Banding Together for Syrian Refugees in the Capital


The PepTides, theroyalbrushoff and Capital DJ Academy are banding together to support Syrian Refugees tomorrow, Saturday February 20th, at St. John the Evangelist Church in Ottawa.

Band Together will feature live music, dancing, libations and a silent auction with all proceeds going to United for Refugees, a community initiative led by United Way Ottawa, that is raising funds for settlement organizations who are supporting Syrian refugees when they arrive in Ottawa. The funds raised at Band Together, local organizations be better able to help newly arrived refugees find a home, become accustomed to a new language and culture, and offer long-term support for things like mental health, education and employment.

We had a quick chat with Scott Irving, the keyboard player for The PepTides, about Band Together.

How did The PepTides come to be involved with Band Together?

The story goes that Leah Miller, who works at CUSO International, and I were at a different Syrian refugee fundraiser last November. We realized we both managed bands in town that we would love to contribute to the up swell of Canadian support for the tens of thousands of Syrian refugees coming to our country. It’s a snowy time to be moving to Canada, so we wanted to make sure our newcomers were welcomed with a proper “hug”.


Are there any personal connections for the band to the Syrian Refugee crisis? or connections to refugees as a whole?

Yes, as a matter of fact. Some of Leah’s colleagues at CUSO are among the Canadian families sponsoring refugee families in Ottawa, and some of those sponsors will be coming to the show.


What role do you think music and the arts play, or should play, in moments like this?

People are coming here for a brighter future for their families and children. It takes a village to raise a child. Any way you slice it, that brighter future is going to depend on resilient communities: work communities, school communities, neighbourhood communities, cultural communities, linguistic communities—all of it. Whenever people join together with shared values a common purpose (even if they don’t agree on 100% of things 100% of the time), that’s community.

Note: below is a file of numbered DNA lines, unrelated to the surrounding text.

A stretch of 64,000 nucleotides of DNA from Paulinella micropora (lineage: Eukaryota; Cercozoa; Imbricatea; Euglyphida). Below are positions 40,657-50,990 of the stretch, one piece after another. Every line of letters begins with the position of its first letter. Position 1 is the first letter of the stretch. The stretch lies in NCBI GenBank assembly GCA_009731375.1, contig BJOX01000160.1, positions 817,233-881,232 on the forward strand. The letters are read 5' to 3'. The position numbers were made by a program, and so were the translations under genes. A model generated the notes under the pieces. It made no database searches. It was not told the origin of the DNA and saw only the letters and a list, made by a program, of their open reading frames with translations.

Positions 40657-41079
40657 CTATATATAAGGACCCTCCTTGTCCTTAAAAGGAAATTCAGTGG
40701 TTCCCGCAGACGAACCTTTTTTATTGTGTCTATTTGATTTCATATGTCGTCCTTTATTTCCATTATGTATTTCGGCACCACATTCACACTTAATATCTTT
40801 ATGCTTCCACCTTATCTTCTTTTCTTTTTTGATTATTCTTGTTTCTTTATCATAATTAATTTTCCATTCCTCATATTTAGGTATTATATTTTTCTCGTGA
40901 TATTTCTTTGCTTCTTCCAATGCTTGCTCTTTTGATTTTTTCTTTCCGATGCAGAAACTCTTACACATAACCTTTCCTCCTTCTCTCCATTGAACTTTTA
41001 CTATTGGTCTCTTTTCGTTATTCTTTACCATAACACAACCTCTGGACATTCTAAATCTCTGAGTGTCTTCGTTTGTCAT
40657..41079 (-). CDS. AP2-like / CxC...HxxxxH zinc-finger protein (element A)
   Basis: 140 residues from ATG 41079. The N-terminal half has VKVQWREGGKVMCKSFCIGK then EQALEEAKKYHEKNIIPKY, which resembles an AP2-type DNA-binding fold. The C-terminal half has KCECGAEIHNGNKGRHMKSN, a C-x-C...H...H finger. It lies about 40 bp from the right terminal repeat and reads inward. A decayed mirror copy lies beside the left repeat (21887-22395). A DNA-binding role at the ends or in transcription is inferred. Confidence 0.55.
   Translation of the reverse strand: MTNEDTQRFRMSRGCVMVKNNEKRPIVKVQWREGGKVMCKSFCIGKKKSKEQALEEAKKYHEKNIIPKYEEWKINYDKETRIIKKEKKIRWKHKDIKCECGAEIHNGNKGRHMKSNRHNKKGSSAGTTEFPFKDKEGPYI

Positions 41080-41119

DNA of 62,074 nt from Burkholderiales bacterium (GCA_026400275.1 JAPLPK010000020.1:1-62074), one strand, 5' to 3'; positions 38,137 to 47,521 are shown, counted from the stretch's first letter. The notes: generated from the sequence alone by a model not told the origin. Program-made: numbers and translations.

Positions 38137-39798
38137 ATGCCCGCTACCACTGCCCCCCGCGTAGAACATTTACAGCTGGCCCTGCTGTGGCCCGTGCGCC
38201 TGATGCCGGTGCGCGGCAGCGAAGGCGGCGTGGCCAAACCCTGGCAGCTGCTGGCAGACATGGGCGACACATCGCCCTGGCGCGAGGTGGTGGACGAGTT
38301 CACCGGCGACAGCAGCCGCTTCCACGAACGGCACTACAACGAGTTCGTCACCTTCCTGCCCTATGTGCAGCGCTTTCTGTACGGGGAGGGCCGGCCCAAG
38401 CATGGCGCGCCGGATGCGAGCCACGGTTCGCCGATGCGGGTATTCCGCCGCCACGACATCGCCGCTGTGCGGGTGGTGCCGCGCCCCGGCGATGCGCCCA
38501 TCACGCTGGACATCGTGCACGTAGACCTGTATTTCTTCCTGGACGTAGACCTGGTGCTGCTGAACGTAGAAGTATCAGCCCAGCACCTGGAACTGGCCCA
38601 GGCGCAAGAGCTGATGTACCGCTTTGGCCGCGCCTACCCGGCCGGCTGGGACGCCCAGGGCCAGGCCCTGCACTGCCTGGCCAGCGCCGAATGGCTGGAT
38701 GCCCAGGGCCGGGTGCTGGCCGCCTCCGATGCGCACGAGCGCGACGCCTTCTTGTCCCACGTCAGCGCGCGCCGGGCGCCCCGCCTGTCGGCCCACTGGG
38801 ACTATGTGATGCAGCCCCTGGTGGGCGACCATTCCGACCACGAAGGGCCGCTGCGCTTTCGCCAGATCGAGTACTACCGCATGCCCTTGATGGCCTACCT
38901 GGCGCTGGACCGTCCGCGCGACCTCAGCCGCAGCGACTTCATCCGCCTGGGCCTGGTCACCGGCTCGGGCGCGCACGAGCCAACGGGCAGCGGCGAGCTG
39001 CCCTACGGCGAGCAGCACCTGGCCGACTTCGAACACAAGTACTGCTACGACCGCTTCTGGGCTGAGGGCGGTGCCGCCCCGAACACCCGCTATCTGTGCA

People often underestimate the power of music and the arts to bring people together and build community, but it happens every day. That’s why being a musician is so gratifying. You get to be on the stage and be part of that force that brings people closer together, even if just for a night. Hopefully the connections we build at Band Together will last for more than a night.


Have The PepTides ever been involved in something like this before?

We’ve partnered with charities before (Children’s Wish Foundation, Canadian Centre for Gender and Sexual Diversity, etc), but never around a country’s response to a specific global event like the Syrian crisis. It feels neat to be a small part of that history.


For those who haven’t yet seen The PepTides, please explain to them what they have been missing?

It’s one thing to listen to The PepTides recordings, but it’s quite another to see the spectacle live. The PepTides appeal to a wide range of ages and musical tastes because there’s something for everyone… even shy people! We really don’t discriminate. A PepTides show is almost like a kaleidoscope of jazz, electro-pop, gospel and funk sounds, with lyrics that catch you off guard and make you laugh or think. We like to keep it weird. The energy that comes out of the show is infectious. Come to our party!


You can find more information on Band Together here and you can listen to The PepTides below. Don’t miss out on this great night for a great cause!